We are all immigrants and sons and daughters of immigrants. That is how we built up our country and City. That included the Irish escaping from famine and bad economic conditions who came here to settle and all the people from Eastern Europe escaping from Communism, and all the people from the South of the United States. Many of the latter were those of Afro-American background who came to our city especially during the World War II years, and all the recent arrivals including millions from Viet Nam, Cambodia, Laos, and Africa and Puerto Rico and Mexico seeking a new life.

We want to invite all of them to go to Cleveland, they are welcome, and together we can make Cleveland the great city it is.

What suggestions do you have to make Cleveland a more welcoming community?

  • Obvious signs of welcome at major highway entrances
  • Signs at Railroad and Bus terminals and air terminals
  • Media messages of welcome
  • Public welcome events quarterly at different places in the city. All new people welcomed and recognized. Meetings with older residents
  • Award of houses to families. Redo old neighborhoods. Rescue houses and start new areas. Fill in holes in old neighborhoods.
  • Monthly or quarterly job fairs downtown for newcomers
  • Welcome newcomers to families, namely babies born at local hospitals. Set up bank accounts for them for their education at Cleveland colleges.
  • All ethnic groups: Build a Cleveland Cultural Center. Take a building and rescue and use it. At least every ethnic group would have one home
  • Global Cleveland sponsor quarterly at least one welcoming event for newcomers.

Maliko Hamadi

Where are you from?

Jilib, Somalia

What was it like growing up?

I lived in a refugee camp from 1992 to 2007. In the beginning, it wasn’t so bad, because I was living under my parents’ care. Then, I grew up and had to take care of my own things, so it was more challenging.

What brought you to Cleveland?

After immigrating to the United States in 2007, I lived in Milwaukee, Wisconsin, to be with family. In 2010, I moved to Cleveland because I had friends who lived here.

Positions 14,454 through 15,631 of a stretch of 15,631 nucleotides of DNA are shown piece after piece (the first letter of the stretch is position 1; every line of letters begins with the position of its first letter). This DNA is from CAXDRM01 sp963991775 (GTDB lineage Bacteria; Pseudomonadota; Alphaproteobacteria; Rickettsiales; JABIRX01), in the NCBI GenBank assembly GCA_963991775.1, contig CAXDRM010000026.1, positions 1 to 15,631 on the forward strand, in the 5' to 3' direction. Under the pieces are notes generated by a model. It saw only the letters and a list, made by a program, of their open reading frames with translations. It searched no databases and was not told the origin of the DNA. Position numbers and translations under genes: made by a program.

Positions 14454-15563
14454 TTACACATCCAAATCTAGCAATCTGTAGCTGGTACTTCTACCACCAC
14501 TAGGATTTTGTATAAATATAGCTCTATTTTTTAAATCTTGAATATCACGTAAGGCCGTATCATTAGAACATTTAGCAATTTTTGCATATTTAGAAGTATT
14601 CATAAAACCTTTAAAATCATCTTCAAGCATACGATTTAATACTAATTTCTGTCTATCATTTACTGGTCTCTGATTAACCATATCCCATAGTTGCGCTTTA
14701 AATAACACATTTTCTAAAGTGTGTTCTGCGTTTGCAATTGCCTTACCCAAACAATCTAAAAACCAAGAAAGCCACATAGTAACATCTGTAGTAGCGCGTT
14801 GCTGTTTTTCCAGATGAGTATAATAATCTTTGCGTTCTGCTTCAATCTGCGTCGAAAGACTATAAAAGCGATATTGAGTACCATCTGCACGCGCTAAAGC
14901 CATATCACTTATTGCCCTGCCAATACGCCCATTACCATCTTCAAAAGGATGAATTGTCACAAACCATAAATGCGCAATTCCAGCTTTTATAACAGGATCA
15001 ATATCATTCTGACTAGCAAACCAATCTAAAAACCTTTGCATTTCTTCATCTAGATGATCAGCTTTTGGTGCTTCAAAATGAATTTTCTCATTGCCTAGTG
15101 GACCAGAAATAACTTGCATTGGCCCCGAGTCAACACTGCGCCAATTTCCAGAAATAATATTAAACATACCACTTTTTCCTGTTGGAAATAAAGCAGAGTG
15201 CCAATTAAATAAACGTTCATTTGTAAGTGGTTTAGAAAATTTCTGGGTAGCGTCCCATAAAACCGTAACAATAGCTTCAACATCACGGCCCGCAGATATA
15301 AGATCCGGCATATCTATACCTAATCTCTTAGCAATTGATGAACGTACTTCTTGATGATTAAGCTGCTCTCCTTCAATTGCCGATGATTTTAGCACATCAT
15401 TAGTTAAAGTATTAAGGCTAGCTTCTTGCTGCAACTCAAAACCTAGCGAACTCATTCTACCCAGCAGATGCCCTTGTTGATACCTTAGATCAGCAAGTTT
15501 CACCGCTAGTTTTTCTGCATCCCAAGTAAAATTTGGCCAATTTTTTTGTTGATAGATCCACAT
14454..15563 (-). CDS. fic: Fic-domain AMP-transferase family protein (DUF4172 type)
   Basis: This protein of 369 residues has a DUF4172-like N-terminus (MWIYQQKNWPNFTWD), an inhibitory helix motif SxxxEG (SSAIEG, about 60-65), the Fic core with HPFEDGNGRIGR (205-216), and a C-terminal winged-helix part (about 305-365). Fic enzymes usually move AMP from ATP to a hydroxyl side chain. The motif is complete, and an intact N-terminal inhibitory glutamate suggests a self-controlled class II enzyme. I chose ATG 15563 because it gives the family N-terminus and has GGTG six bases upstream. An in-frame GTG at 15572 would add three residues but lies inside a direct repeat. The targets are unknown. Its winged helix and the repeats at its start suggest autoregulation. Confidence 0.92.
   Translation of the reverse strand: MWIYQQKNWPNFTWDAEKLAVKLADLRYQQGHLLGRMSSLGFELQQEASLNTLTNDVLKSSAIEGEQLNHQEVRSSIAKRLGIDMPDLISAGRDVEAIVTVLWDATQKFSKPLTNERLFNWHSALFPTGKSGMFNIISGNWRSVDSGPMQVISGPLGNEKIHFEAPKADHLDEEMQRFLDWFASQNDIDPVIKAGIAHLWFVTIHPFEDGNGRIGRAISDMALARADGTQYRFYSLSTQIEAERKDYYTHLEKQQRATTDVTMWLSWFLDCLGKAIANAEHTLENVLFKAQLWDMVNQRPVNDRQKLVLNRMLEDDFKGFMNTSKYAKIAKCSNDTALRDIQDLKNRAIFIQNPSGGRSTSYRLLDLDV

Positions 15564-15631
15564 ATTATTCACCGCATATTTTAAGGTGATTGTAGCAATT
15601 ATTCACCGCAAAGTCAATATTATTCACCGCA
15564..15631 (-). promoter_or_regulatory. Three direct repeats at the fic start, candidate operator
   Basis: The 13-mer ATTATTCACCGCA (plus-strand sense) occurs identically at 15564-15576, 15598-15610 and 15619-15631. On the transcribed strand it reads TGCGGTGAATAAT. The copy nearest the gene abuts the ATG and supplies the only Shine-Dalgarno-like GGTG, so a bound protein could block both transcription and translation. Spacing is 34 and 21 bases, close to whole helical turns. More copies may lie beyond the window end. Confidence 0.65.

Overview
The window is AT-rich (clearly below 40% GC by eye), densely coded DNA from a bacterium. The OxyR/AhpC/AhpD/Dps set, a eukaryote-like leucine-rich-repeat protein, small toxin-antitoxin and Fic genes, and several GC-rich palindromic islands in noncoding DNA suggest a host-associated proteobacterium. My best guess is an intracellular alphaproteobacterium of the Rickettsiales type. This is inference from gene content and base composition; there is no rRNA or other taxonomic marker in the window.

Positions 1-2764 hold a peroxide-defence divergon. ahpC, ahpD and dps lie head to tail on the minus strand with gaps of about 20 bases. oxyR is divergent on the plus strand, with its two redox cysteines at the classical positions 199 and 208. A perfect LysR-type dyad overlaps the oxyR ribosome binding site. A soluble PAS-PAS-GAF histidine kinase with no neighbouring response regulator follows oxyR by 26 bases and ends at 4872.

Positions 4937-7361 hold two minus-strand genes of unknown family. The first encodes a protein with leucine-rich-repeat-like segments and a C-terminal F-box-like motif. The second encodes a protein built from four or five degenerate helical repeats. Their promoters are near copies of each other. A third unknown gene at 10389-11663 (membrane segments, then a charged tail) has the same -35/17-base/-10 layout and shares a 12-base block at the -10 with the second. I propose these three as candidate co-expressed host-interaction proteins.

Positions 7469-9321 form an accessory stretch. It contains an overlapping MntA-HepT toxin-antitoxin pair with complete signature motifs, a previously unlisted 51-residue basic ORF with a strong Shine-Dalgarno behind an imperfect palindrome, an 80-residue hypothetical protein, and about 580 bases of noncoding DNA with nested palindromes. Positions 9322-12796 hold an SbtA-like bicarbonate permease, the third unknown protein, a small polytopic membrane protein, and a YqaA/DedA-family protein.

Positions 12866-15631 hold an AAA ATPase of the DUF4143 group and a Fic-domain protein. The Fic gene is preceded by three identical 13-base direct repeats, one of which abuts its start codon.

What were your first thoughts about coming to America? Did those change?

When you are in a refugee camp, you hear a lot about America. My main desire was to be well educated. I thought America would be a great place for me to enhance my education.

What challenges did you face as an immigrant transitioning here?

While there were no specific challenges, everything was different. It was a different country, a different environment. There were cultural differences. For instance, it is customary in most of Africa to look down when speaking to an elder, as a sign of respect. In America, this is interpreted as being disrespectful.

What is your occupation?

Officer - Cleveland Division of Police.

I’ve always wanted to be a police officer. In Cleveland, we’ve never had a Somalian police officer. Most Somalians, and refugees in general, think the police are out to “get them.” I’ve tried to explain to them that they are not there to “get you.” They are there to protect you. I want to be a role model for the community and set a good example.

How have other Clevelanders made you feel welcomed?

Clevelanders are very friendly people. My friends here in Cleveland made it feel like home, as soon as I got here. Cleveland has made me who I am.

What traditions or customs do you continue to practice?

Besides the religion, we have other customs, such as fasting. We also practice the concepts of respect and tradition in our home (such as the manner in which we raise our children).

What do you love about Cleveland?

I like the way people are. They’re very social, very helpful.

What is your favorite thing to do in Cleveland?

I enjoy spending time with my six kids, all of whom are under the age of nine. I like to play soccer. I like to run. I feel well-adjusted living here.

Why is it so important to welcome immigrants and refugees?

Most of the immigrants and refugees are people looking for peace. These are the people who have been suffering for a while, especially when they are coming directly from the refugee camp. One thing we all have to understand is that refugees and immigrants, in general, are coming here to change their life.

What suggestions do you have to make Cleveland a more welcoming community?

We need to understand what incoming immigrants and refugees have experienced.